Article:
In 2002, two friends and former classmates Suharto Sherif and Asif Asgar Ranjan started a band, pursuing their dreams in music. 17 years, 3 studio albums, 12 singles and an 'infection' epidemic later, Arbovirus stands tall as one of the mightiest bands in Bangladesh today. The story of Arbovirus in not only incredible, but also inspiring, as the route they took changed the music industry for good at one point in their trailblazing career.
“We are about to drop an EP (Extended Play) on April 14,” smiled Sufi Maverick, the vocalist of the Band. Sufi had joined Arbovirus as a passionate vocalist, inspired by System of a Down, Korn and other psychedelic acts of the time. “We are currently almost done with the recording, and I feel like it will be a nice little surprise for our fans.” The band claims that the new EP will contain a completely different sound than their previous releases. “We have so many unreleased tracks, that we can launch an album now if we want,” says Ranjan. However, the collective philosophy of the band is to produce theme-based collaborative work, one that would satisfy them and their fans. “We will wait until we know what exactly we will go for in our next album,” says Nafeez.
One of the most inspiring aspects of Arbovirus is their will to keep moving forward, despite the adversities they have faced over the years. “We have been through it all: members leaving bands at crucial times, time-constraints due to our professional lives, and a long period of inactivity,” says Ranjan, who claims that the band has to keep going no matter what. From 2007 to 2011, the band had struggled with their line-up until Nafeez Al Amin joined as a drummer and stabilised the band. “We owe a lot to Nafeez for bringing his energy and high-octane antics to our band,” laughs Sufi, “he is every bit as passionate about the band as we are, if not more.”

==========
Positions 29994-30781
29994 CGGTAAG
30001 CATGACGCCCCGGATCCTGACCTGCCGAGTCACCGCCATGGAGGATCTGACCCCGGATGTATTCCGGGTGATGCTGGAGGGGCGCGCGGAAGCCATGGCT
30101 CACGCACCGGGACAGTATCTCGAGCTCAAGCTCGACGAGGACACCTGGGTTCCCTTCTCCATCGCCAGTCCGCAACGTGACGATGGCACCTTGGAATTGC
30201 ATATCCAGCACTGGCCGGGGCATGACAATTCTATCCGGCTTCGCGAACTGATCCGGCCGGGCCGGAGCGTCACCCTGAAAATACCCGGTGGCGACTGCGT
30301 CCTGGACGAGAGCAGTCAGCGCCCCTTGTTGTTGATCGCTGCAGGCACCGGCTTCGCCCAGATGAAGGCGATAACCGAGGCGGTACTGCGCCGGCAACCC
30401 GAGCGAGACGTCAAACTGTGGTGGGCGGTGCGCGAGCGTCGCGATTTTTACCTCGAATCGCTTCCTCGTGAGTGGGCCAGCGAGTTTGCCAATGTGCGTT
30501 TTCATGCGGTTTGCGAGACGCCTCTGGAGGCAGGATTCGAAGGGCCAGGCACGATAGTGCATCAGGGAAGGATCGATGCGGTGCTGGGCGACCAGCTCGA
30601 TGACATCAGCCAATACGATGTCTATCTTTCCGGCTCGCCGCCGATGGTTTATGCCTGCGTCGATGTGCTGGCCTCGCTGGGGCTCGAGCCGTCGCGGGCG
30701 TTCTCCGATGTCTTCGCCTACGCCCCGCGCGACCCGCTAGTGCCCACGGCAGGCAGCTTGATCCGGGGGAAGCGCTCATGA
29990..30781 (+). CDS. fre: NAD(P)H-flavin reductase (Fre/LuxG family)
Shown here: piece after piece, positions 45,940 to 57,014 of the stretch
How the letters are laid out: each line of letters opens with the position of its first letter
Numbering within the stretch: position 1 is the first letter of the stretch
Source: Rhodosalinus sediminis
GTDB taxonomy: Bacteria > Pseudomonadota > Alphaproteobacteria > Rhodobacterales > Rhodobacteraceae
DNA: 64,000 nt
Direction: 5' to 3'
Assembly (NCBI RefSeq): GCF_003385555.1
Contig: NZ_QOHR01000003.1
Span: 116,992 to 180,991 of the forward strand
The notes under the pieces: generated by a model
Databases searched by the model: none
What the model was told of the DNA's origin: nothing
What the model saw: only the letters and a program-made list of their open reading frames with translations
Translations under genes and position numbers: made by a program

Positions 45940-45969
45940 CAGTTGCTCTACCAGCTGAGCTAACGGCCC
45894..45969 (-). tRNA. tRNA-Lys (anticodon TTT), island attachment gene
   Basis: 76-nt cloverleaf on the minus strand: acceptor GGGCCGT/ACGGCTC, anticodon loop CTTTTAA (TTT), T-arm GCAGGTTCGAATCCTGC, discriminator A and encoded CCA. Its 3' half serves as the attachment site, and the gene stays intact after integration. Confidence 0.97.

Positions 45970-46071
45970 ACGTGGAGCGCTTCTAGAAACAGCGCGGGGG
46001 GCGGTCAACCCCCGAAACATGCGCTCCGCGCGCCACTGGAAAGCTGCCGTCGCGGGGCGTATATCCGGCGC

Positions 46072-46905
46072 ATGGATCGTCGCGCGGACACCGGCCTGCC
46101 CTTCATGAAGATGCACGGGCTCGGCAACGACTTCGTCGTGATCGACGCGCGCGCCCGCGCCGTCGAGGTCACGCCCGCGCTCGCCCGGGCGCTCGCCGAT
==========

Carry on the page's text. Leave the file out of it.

After Nafeez joined the band's resurgence took its full course when they released their second album, Montobbo Nishproyojon in 2013. The album was a huge success, with Hariye Jao, Jaalo Agun Jalo and Roder Kinaray topping the charts. What made the success astounding is the fact that the band had decided not to sign under a label, which shocked the industry. “The fact that Arbovirus took such a step, inspired thousands of aspiring musicians, including me,” says Fasihuddin Ahmed Itmam, the guitarist for both Owned and Arbovirus, and a touring member of the band. Almost immediately after the release, big-banner labels, which had been considered the most 'important' facet of releasing the album, became less important to young, upcoming musicians, who started going the indie route.
“We are one of the few bands who had received a 'second chance' from our fans, and we are grateful for it,” says Sufi, “please come to live shows, regardless of how 'big' or 'small' the band is.
That is the best way to support the music scene, which now has some incredible new talent in it.” The sentiment was echoed by the rest of the members, who consider Arbovirus to be their identities, rather than just a band.